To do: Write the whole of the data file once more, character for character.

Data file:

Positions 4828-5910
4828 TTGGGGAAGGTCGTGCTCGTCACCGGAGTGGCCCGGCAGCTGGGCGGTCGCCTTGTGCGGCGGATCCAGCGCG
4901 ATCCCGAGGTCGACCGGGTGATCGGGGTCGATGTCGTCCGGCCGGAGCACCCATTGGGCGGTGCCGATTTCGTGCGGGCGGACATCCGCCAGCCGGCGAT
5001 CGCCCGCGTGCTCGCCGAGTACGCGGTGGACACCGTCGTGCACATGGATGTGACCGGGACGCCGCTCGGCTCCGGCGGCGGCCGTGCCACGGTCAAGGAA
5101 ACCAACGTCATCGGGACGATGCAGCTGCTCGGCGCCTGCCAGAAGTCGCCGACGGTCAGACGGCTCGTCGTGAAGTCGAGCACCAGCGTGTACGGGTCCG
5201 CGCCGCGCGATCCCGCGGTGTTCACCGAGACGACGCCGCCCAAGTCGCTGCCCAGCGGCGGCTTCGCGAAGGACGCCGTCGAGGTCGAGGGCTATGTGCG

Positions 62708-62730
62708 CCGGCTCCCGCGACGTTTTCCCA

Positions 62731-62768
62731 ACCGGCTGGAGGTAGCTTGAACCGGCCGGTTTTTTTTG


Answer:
Positions 4828-5910
4828 TTGGGGAAGGTCGTGCTCGTCACCGGAGTGGCCCGGCAGCTGGGCGGTCGCCTTGTGCGGCGGATCCAGCGCG
4901 ATCCCGAGGTCGACCGGGTGATCGGGGTCGATGTCGTCCGGCCGGAGCACCCATTGGGCGGTGCCGATTTCGTGCGGGCGGACATCCGCCAGCCGGCGAT
5001 CGCCCGCGTGCTCGCCGAGTACGCGGTGGACACCGTCGTGCACATGGATGTGACCGGGACGCCGCTCGGCTCCGGCGGCGGCCGTGCCACGGTCAAGGAA
5101 ACCAACGTCATCGGGACGATGCAGCTGCTCGGCGCCTGCCAGAAGTCGCCGACGGTCAGACGGCTCGTCGTGAAGTCGAGCACCAGCGTGTACGGGTCCG
5201 CGCCGCGCGATCCCGCGGTGTTCACCGAGACGACGCCGCCCAAGTCGCTGCCCAGCGGCGGCTTCGCGAAGGACGCCGTCGAGGTCGAGGGCTATGTGCG

Positions 62708-62730
62708 CCGGCTCCCGCGACGTTTTCCCA

Positions 62731-62768
62731 ACCGGCTGGAGGTAGCTTGAACCGGCCGGTTTTTTTTG